The time of year is upon us, tis the season for reconsideration and renewal. What are your stories of forgiveness — how have you overcome betrayal, did you receive an unexpected gift of financial absolution, were you able to rekindle a brutally severed relationship. Sometimes there is no path to forgiveness — and perhaps should not be.
What does forgiveness mean to you?
How have you used forgiveness in your life?
How does forgiveness serve you in creating a better world for you and your relations to live in?
“Forgiveness” as a term is actually inadequate in describing a very complex concept. Dr. Marmer (https://is.gd/c0CKoL) suggests that forgiveness actually implies three different things, each of which applies to distinct situations and produces diverse results.
The three types of forgiveness are:
Exoneration essentially means that the slate is completely wiped clean and the relationship is fully restored to its previous sense of innocence.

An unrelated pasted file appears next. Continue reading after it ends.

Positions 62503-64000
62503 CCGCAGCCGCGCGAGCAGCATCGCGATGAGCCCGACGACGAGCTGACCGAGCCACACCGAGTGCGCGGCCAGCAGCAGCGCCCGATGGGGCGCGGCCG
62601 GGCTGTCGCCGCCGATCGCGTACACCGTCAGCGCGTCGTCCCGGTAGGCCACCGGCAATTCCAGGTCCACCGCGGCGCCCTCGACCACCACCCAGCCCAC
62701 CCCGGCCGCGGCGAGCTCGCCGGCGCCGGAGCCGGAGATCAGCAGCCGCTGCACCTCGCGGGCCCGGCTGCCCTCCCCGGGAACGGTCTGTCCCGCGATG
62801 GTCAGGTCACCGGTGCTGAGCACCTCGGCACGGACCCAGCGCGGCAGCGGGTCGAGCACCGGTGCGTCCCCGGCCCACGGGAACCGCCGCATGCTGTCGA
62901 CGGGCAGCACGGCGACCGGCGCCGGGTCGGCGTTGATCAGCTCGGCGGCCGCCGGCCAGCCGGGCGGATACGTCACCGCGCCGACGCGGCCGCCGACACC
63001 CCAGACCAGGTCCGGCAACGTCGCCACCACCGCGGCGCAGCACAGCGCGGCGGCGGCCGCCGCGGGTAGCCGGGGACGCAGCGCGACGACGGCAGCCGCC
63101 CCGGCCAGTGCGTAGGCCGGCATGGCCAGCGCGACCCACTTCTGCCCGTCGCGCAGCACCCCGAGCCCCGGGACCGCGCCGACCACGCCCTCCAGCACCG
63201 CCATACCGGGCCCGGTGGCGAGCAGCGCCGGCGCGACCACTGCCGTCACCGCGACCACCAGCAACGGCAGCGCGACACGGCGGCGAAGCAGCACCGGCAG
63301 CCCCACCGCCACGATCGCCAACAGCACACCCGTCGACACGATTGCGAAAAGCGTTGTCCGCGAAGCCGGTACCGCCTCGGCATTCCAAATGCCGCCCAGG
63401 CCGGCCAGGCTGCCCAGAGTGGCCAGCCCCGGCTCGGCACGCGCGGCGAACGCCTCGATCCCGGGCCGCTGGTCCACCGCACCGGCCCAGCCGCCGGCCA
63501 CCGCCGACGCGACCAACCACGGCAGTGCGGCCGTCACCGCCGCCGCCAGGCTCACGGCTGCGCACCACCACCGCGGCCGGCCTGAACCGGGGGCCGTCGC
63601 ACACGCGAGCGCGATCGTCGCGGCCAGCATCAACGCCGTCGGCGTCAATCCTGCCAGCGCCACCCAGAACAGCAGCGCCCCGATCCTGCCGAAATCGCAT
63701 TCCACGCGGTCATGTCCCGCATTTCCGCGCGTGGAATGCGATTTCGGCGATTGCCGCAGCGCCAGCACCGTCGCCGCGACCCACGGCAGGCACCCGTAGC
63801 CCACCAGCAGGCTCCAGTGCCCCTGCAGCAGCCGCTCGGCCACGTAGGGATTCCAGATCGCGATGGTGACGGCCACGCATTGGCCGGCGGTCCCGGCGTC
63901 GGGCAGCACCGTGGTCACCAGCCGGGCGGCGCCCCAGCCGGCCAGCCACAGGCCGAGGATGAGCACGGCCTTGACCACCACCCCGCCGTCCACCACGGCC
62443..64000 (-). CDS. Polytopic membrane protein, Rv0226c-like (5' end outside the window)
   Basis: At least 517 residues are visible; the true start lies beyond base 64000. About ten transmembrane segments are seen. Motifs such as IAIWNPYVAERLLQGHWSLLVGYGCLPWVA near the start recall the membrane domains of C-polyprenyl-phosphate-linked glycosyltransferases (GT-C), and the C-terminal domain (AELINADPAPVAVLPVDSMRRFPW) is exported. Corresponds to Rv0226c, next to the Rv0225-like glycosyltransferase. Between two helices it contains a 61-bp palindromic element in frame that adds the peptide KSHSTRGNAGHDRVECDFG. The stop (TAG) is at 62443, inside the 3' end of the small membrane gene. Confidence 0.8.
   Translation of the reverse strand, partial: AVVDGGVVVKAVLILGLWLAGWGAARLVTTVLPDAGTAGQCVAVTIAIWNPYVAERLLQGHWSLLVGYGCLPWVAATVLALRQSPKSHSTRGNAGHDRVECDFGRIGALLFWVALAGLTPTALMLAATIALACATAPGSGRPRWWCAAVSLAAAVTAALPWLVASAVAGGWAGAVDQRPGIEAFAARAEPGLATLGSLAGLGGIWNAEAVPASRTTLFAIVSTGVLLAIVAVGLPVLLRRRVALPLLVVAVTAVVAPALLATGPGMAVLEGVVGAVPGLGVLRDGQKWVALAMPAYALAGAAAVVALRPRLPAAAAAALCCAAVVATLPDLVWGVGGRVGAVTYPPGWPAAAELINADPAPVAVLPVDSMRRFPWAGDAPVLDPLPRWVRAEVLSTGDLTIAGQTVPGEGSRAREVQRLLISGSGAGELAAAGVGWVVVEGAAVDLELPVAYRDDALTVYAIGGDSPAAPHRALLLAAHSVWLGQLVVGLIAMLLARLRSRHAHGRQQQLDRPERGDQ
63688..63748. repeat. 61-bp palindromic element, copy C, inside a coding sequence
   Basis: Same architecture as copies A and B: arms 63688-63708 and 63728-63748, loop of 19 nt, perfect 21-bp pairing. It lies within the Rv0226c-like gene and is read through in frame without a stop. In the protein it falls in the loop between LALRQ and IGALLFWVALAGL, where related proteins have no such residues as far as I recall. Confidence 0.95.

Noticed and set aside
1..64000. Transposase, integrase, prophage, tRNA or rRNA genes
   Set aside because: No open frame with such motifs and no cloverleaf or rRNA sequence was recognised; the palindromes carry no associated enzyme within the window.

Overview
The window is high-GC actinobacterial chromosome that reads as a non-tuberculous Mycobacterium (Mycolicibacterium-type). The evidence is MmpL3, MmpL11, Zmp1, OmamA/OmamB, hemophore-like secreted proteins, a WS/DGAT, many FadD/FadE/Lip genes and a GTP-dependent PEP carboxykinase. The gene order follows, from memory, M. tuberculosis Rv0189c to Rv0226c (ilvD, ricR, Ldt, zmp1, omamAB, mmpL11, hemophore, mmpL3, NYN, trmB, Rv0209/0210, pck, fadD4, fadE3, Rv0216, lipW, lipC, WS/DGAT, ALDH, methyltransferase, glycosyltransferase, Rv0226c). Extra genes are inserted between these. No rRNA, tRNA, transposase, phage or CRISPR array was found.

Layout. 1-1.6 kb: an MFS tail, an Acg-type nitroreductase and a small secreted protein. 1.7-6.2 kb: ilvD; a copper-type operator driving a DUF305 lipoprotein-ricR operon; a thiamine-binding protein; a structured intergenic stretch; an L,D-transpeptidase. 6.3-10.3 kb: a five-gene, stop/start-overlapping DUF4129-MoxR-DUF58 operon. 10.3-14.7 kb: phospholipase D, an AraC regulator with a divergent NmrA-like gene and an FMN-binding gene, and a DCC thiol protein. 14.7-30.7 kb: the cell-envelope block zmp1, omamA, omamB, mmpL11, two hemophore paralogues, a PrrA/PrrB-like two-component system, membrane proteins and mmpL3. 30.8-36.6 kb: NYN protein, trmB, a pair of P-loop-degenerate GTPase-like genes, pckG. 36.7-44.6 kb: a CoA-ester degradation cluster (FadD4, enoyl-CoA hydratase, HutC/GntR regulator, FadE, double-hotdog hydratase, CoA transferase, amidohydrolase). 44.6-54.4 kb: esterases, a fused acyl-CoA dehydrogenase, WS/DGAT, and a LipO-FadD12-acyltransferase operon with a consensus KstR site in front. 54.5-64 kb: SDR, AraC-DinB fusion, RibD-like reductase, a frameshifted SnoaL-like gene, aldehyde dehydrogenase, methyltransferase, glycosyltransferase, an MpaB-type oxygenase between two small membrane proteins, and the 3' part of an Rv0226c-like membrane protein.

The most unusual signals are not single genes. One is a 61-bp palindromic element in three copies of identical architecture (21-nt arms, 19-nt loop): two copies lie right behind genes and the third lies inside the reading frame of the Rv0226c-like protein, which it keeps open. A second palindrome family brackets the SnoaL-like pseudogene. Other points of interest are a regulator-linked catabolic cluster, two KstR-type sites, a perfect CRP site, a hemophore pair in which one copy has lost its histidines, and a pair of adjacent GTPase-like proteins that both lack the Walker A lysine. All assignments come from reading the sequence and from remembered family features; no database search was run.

The offender either makes a partial apology or lessens their apology by suggesting that you are also partially to blame for their wrongdoing.
This is the lowest level of forgiveness and applies to situations in which the person who hurt you has never acknowledged any wrongdoing.
Each of these types of “forgiveness” are impacted by the situation you may find yourself in. Was it an innocent accident? Was there malice on the part of the other party that harmed you? How badly were you impacted by the “event”? Were there others there whom were also impacted by this hurtful event? Were there witnesses and what is your relationship to those people and how does forgiveness impact your relationship with them.